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Friday, September 20, 2013

Universal Catches Gaumont's Express


Rome Express (1932-33) Was a US Sleeper Train

A flat marvelous rail-set thriller, which once aboard, never stops till we reach dénouement. What a kick to find one previously unknown that turns out so good as this. I'm for putting Rome Express in a class with The Lady Vanishes and Night Train. Part of bounty is surely Sydney Gilliat, the writing whiz whose very early credit this was. Along as well to punch entertainment's ticket is Conrad Veidt, sinister as we prefer him, and silent-era lure Esther Ralston, a doll here and adept with words. Why didn't she cut it with talkies? Rome is Grand Hotel on rails, multiple stories converging to frenzy of a last act. Snappy beyond what you expect of Brits at dawn of sound, this one went out with high expectation.


Producing Gaumont-British had just erected a lavish new facility at Shepherd's Bush, including what was said to be Europe's largest soundstage. Rome Express would be their first filmed there, work begun in June 1932. US release was surely a target, as this was customized very much after Hollywood pace and fashion. Could Rome's locomotive outpace our own Shanghai Express? Critics said it had --- indeed,  consensus among many was that Rome Express beat even Grand Hotel at multi-character gambit. "At last there is an English picture that one can welcome with rousing huzzahs," said New York's World-Telegram. Rhapsodic press called it a landmark, that rare UK import you'd call truly entertaining. To The Hollywood Reporter's estimation, Rome Express gave "clear indication that the London producers have finally caught on."


Variety reported (12/32) Universal's US distribution buy from Gaumont for $20,000, "as a guarantee against percentage." The trade further gave Rome Express a rave, calling it "probably the best British film shown over here to date." Rome Express had been made for less than $100,000, according to The Hollywood Reporter, and would "demonstrate conclusively that our big costs and heavy overheads are foolish, that not only can good pictures be made for $200,000 and under, but MUST BE MADE (their caps) at that figure if our business is ever to be put on a profitable basis again." The Reporter saw Rome Express as product that could overcome ingrained prejudice of domestic audiences toward foreign-made films, "PROVIDED Universal gets behind it with the proper advertising and exploitation ..."


Universal used trade and critic momentum to score a booking at the RKO Roxy, adjunct to the Radio City complex recently opened. Here was a prestige date that got attention, but a first week's take of $30K was adjudged an overall loss thanks to overhead the 3,510 seat venue generated. Latter half of February 1932 stood out for three British-made features opening in Times Square, including Gloria Swanson's independent Perfect Understanding, and The Man Who Won, from British-International, in addition to Rome Express. No one could accuse Universal of narrow offerings; their weekly house organ pushed a second Gaumont acquisition, Be Mine Tonight, a musical from over there, and a more challenging sell than Rome Express. These were sold alongside The Big Cage, with Clyde Beatty, a first starring feature for Walter Winchell, and Lee Tracy in Private Jones (when was the last time these were seen anywhere?).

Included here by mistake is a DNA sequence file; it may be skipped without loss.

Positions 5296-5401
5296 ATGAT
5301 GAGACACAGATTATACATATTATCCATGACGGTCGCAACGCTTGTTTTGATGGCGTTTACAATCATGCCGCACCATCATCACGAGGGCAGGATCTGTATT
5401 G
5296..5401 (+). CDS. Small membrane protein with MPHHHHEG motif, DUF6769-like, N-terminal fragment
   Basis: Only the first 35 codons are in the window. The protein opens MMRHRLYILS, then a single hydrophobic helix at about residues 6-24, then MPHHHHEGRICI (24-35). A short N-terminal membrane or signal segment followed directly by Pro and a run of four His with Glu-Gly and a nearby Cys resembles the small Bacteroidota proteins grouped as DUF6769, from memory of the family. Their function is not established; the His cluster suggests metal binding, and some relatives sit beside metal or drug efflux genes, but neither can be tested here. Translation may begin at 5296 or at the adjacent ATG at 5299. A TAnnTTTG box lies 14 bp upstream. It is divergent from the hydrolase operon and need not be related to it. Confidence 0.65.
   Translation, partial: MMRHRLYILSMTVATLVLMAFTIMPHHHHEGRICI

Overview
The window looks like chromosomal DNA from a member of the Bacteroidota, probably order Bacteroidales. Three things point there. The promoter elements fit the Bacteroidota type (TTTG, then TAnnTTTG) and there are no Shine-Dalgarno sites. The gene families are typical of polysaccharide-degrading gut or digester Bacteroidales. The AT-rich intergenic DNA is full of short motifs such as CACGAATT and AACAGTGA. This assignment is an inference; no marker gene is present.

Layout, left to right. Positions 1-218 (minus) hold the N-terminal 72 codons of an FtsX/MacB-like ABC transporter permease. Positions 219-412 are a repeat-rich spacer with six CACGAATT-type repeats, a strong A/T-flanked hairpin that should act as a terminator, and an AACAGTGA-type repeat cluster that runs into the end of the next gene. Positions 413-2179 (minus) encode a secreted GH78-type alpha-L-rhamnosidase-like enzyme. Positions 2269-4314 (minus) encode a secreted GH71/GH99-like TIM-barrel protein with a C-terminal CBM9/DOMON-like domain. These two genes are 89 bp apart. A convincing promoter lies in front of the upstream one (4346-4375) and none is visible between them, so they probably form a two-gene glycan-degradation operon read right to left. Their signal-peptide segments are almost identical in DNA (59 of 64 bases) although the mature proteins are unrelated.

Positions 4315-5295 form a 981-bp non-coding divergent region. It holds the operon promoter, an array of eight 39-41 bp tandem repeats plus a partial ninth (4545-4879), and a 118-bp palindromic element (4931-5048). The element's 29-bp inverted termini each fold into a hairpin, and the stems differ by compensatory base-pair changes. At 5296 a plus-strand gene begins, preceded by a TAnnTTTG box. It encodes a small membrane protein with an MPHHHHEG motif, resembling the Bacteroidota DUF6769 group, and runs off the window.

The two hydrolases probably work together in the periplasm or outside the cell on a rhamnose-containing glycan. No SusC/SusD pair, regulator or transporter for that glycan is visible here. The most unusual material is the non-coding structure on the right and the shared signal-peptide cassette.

One aspect of Rome Express that gave me a happiest jolt was recognition of footage that Universal lifted for use in their two-years later The Black Cat, that being stuff of train departure and extras getting aboard. The corpulent chef taking receipt of meat delivery, cigarette hung out of his mouth (above), is a Black Cat image that's stuck with me going on fifty years. Now I know from whence he came, and even better, there's more of him in Rome Express, even to dialogue and reaction when bodies pile up. I always figured that character had an inner life we weren't seeing, and here it is. For all I know, Vitus Werdegast and the Alisons are seated somewhere aboard this Rome Express as well, making their way to fateful rendezvous with Hjalmar Poelzig. VCI has a fine DVD of Rome Express as part of their ongoing British Collection. I couldn't recommend it higher.

1 Comments:

Blogger Michael said...

Jeez, guess I have to buy this for a third time, having owned previous bootleg VHS and DVD. It is a corking good film and a better suspense film than any of Hitchcock's talkies to that point. The remake, Sleeping Car to Trieste, is also worth seeing, but it doesn't have a star to compare with Veidt in Albert Lieven.

12:10 PM  

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